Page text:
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Darby, John Nelson


Chief organizer of the plymouth brethren; b. London, Nov. 18, 1800; d. Bourne mouth, April 29, 1882. A graduate of Trinity College, Dublin (1819), he was admitted to the Irish bar (1822), and ordained as a priest in the Church of england (c. 1826). He served briefly as a curate but left this body because of his objections to denominational differences, creeds, and a regular ministry. In Dublin he joined with a group of Christians (1828) to study the Bible and to meet for prayer and a weekly communion service. Another such brotherhood met at Plymouth and from that city the movement took the name Plymouth Brethren. In 1838 Darby left for Switzerland and France to spread his ideas; he did not return to England until 1845. His return split the Plymouth Brethren in England into two factions and began the fragmentation that has since characterized this movement. The first two groups were the Darbyites or Exclusive Brethren, and the Bethesda or Open Brethren. Darby served the movement as evangelist, editor, and writer until his death. He visited Germany, the U.S., Canada, Italy, New Zealand, and the West Indies on preaching missions. For many years he edited the Christian Witness, the main organ of the Brethren. The Plymouth Brethren disagreed among themselves on various positions but they did agree that all Christians have the right to preach the Gospel and to administer the sacraments. They constantly urged a return to New Testament practices and rejected denominationalism, creeds, a paid ministry, and church titles.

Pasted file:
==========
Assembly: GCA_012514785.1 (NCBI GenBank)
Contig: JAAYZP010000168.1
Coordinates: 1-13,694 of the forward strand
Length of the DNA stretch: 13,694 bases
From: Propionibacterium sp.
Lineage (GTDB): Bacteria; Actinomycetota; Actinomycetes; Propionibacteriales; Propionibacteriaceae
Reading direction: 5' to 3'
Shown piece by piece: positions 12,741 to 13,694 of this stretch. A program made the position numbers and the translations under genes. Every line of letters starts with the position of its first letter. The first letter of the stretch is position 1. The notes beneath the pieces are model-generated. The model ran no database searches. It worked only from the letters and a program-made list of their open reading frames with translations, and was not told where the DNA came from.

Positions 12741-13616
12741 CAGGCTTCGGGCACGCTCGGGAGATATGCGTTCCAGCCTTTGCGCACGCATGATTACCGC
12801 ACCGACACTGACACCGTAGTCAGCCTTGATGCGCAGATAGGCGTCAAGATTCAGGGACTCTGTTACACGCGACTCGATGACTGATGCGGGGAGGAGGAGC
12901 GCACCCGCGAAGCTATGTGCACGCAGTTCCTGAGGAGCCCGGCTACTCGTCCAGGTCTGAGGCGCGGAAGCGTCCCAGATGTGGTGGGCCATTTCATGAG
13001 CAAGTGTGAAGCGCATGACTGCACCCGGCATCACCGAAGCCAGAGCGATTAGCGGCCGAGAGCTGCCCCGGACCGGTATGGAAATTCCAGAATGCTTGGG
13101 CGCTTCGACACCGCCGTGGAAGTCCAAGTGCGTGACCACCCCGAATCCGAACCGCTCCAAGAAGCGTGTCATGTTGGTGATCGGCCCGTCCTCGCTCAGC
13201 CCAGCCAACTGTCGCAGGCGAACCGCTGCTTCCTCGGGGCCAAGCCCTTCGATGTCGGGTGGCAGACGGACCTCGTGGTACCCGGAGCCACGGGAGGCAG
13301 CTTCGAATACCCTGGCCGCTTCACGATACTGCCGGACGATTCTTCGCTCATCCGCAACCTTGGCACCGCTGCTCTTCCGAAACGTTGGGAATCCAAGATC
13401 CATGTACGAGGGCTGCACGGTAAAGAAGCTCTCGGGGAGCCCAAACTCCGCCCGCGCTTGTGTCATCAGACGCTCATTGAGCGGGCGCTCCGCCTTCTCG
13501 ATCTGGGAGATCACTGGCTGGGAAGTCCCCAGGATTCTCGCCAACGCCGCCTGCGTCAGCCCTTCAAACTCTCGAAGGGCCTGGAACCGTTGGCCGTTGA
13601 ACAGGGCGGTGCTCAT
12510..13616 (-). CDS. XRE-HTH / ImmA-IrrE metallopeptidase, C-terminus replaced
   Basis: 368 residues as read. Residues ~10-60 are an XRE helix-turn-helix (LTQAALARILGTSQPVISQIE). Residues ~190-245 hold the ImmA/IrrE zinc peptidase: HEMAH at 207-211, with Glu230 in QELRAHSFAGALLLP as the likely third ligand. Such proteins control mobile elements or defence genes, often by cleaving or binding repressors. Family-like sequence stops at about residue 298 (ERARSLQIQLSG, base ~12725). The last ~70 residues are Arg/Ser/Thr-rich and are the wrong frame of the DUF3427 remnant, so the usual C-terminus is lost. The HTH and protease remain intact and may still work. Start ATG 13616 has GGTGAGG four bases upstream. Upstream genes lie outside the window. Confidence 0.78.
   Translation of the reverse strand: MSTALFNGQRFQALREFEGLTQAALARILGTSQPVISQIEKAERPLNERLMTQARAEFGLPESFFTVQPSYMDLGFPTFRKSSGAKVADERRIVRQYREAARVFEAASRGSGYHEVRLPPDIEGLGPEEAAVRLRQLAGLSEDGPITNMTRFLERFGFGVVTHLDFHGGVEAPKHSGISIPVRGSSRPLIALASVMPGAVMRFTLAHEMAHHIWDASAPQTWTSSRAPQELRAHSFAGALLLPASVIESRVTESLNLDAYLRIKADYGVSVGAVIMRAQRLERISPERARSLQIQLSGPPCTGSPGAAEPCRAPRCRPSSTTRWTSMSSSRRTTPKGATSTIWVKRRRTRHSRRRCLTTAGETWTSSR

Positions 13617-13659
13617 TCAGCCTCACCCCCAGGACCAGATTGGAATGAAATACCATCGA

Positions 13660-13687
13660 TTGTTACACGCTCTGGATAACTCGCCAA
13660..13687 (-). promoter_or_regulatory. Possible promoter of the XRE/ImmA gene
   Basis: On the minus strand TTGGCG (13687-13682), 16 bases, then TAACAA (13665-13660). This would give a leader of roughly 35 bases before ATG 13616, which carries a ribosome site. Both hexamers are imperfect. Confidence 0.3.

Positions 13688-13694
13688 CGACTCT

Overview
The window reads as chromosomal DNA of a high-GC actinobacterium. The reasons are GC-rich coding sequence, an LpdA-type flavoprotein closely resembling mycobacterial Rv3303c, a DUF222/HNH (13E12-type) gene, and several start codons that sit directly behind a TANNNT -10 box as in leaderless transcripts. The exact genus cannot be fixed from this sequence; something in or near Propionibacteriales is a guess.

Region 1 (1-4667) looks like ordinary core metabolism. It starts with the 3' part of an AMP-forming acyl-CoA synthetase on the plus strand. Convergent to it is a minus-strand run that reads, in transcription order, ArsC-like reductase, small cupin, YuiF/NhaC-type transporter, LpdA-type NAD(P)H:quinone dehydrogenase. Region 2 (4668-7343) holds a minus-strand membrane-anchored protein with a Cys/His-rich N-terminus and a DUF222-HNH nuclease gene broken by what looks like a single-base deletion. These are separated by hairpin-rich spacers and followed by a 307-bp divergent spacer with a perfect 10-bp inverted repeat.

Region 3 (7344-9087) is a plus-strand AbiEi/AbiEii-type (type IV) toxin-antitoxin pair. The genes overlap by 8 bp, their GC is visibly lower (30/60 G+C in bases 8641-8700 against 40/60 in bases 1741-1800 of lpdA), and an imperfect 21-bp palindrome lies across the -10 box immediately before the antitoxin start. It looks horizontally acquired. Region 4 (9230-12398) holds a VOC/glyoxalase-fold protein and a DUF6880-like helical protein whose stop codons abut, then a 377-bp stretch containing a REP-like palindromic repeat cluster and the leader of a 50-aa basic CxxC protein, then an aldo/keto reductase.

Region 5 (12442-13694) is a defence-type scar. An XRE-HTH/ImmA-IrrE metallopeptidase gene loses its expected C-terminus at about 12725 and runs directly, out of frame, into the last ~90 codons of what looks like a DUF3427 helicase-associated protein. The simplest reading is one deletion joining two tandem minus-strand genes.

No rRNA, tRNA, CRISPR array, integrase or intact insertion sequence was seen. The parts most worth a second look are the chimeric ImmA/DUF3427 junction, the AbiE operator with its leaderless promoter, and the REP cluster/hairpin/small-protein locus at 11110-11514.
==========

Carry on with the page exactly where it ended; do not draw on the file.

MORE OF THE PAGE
In addition to his role in the organization of the Plymouth Brethren, Darby was the first to systematize and promote dispensational theology. Among the features of dispensationalism that he popularized were the division of history into several time frames or dispensations, the separation of God's plan for his people into two different programs, one for Israel and one the Church, and the anticipation of a secret rapture or a snatching away of all true Christians from the earth prior to the great tribulation and second coming of Christ. As a result of Darby's travels to North America from 1862 to 1877, dispensationalism became a mainstay of the teaching of many evangelical and fundamentalist pastors.

Bibliography: j. n. darby, Collected Writings, ed. w. kelly, 34 v. (London 18671900), plus Index (1902). g. c. boase, The Dictionary of National Biography from the Earliest Times to 1900, 63 v. (London 18851900; repr. with corrections, 21 v., 190809, 192122, 1938; suppl. 1901) 5:493494. w. g. turner, John Nelson Darby (London 1926). l. v. crutchfield, The Doctrine of Ages and Dispensations (Ph.D. diss. Drew University, 1985).

[w. j. whalen/

w. t. stancil]

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